justin0384 wrote:Part of the package in accepting these religions is that there is no tolerance of different beliefs, they all being labeled "heretical", "pagan", "heathen", etc. Even the Hindus have the term "mleccha" which basically means "barbarian".
Buddhism, on the other hand, is tolerant of different religious traditions, actually encouraging different view points and paths for different people.
This isn't true. In Buddhism non-Buddhists are called externalists and are refuted. The Buddha himself told others that their practices and philosophies were flawed and would never lead to liberation from samsara. The Buddha is not on record as having accepted all other teachings as valid and correct -- on the contrary, he criticized them and refuted them, which carried on in later generations. Buddhism encourages people to take refuge in the Buddha, Dharma and Sangha, and from there study and realize the teachings the Buddha taught such as the Four Noble Truths.
As for encouraging different view points, this is also not the case. Even amongst themselves Buddhists discuss what precisely right view entails and will readily discuss and argue about it. There is really just one right view that ultimately leads to liberation, and non-Buddhists cannot be said to have it for various reasons. For example, monotheists assert a supreme deity is responsible for the creation of time and space, but that violates observed laws of causality as this supposed creator deity would not be subject to causes for their existence, yet are somehow responsible for creation. This is a wrong view that leads to erroneous practices such as dependency on such deities for one's liberation. It is a wrong view and refuted by Buddhists.
While there is acknowledgement that with such religions one can achieve rebirth in a celestial realm, it is seen as an inferior and ultimately futile path to take for the simple reason that it isn't liberation.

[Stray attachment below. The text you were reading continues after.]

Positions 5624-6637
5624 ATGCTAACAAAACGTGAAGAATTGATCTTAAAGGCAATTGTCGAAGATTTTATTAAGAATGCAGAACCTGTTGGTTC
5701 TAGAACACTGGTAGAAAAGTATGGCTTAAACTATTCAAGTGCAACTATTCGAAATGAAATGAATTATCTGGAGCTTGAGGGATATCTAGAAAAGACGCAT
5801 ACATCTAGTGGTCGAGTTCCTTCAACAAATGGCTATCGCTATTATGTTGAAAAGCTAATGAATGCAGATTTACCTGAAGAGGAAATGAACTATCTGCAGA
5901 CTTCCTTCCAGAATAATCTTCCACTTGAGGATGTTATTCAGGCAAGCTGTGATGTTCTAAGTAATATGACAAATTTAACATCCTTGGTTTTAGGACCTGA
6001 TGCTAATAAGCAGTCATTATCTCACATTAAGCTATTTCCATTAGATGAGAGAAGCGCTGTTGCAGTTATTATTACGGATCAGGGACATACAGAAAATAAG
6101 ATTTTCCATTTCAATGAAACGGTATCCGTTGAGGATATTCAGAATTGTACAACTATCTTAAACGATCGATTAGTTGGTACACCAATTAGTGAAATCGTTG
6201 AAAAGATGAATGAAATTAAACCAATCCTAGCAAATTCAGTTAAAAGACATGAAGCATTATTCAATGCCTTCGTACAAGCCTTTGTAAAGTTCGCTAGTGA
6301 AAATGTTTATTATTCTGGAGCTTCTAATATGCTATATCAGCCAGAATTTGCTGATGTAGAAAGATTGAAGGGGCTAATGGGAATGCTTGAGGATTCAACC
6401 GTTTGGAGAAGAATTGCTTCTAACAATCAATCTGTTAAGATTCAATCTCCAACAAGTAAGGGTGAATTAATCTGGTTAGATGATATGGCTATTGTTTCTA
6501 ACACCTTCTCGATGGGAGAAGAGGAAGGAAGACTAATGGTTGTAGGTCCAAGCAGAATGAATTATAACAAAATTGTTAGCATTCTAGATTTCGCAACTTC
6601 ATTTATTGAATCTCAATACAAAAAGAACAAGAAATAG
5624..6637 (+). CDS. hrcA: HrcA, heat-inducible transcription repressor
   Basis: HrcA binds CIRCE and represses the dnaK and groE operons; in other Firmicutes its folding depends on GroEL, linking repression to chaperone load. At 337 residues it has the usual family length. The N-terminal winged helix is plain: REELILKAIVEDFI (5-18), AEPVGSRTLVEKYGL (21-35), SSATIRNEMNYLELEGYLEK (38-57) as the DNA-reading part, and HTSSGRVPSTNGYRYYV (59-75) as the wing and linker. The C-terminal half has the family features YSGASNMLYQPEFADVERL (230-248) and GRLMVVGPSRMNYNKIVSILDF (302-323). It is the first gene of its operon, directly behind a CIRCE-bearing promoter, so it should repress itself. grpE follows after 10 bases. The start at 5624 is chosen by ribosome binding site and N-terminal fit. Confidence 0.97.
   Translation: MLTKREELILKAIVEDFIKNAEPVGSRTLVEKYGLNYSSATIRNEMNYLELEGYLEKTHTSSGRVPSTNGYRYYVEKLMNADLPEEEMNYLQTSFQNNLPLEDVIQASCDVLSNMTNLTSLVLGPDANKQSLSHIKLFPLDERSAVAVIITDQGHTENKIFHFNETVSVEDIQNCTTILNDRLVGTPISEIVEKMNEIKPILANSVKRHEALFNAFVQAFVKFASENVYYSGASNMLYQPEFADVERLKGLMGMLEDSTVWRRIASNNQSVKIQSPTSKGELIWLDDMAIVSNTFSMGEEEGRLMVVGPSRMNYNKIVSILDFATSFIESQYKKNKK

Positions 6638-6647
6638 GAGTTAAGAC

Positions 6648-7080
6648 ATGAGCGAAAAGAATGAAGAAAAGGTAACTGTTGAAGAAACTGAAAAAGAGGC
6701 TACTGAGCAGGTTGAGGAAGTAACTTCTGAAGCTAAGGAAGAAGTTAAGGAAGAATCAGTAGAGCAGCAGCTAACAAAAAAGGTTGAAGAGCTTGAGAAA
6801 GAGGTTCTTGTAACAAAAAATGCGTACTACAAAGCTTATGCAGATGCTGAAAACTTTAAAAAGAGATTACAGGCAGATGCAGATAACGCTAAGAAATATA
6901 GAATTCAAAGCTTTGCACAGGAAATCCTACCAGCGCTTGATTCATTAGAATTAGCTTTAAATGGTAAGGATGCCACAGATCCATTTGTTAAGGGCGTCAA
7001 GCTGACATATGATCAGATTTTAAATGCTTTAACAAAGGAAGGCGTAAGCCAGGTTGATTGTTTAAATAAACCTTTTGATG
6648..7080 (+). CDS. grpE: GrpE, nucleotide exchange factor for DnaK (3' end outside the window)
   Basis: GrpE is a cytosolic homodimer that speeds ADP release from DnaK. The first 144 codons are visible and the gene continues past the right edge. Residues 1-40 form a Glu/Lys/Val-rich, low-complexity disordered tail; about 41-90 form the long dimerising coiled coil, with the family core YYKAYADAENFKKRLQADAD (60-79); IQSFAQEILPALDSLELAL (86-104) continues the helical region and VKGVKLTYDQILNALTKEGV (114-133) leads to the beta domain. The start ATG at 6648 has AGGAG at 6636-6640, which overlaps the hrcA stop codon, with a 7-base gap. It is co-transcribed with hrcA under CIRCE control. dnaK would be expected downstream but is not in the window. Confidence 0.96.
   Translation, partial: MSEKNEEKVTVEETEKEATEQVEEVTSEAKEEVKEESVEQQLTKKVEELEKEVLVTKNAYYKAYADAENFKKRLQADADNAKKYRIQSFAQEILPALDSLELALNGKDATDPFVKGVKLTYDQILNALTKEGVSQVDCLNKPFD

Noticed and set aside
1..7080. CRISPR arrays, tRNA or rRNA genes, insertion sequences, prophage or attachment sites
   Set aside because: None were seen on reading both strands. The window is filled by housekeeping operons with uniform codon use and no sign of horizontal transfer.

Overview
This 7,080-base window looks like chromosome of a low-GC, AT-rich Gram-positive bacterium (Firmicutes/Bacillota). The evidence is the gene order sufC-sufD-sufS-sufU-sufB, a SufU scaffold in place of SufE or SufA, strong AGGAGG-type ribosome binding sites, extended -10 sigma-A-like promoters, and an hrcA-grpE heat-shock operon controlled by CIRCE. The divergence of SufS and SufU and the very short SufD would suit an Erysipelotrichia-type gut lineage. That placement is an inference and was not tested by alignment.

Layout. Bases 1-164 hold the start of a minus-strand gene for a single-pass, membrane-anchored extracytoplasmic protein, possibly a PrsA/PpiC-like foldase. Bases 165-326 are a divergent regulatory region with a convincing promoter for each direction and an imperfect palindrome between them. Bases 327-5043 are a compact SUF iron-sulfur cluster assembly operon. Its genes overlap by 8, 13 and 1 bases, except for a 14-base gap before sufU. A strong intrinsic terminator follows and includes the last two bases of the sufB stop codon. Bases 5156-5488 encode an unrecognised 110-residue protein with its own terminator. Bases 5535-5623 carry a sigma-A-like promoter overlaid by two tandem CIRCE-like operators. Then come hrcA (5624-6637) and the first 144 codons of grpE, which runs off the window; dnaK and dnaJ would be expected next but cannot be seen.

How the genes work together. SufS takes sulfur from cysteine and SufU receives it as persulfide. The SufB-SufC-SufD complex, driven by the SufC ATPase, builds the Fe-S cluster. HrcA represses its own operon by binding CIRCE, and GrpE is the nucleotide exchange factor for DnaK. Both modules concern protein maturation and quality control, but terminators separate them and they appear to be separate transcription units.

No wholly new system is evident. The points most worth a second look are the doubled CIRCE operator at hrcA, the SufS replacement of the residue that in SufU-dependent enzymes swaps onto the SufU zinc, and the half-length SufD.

It has been my experience that Buddhism is the only religion that does not outright demonize other religious faiths, beliefs, or lack thereof, different sexual orientations, etc.
There is Buddhism as it is understood in the west and how it is practiced here in Asia. In Buddhist communities here in Asia you might be surprised at the intolerance towards homosexuality in some cases. There is scriptural prohibitions in commentary literature (accepted as canonical) that forbid any kind of sexual activity outside of heterosexual intercourse, thus labeling any kind of homosexual sexuality as sexual misconduct. That being said, there is prescriptive and then there is the descriptive. Most Buddhists pay lip service to prescriptions. Nevertheless, orthodox thinkers have plenty of scriptural support to criticize other religions and homosexuality if they want to.
I suppose this could be a part of any religion, but, from what I've seen, no other religion is as peaceful as it claims. Also, there are no extremes in Buddhism as there are in other religions (such as Jainism).
Buddhism as an organized religion has its own skeletons in the closet, so to speak. If you read Buddhist history you will see this has been the case throughout history. Keep in mind some key Buddhist leaders worked in association with Kublai Khan, who was a murderous tyrant who ordered whole city populations to be executed. Japanese Tendai used to have a standing army of warrior monks. There are many examples of objectionable behaviour in Buddhist history and cases of sanctioned violence, both modern and pre-modern.
I am Buddhist myself and quite dedicated to the buddhadharma, but I feel we should recognize the dark side of things and not attempt to conceal or dismiss it. The dharma the Buddha himself taught is pure, real, liberating and truth. However, how that dharma has been understood and implemented in the world by flawed beings is something else. There is the dharma as taught by the Buddha and the organized religion of Buddhism.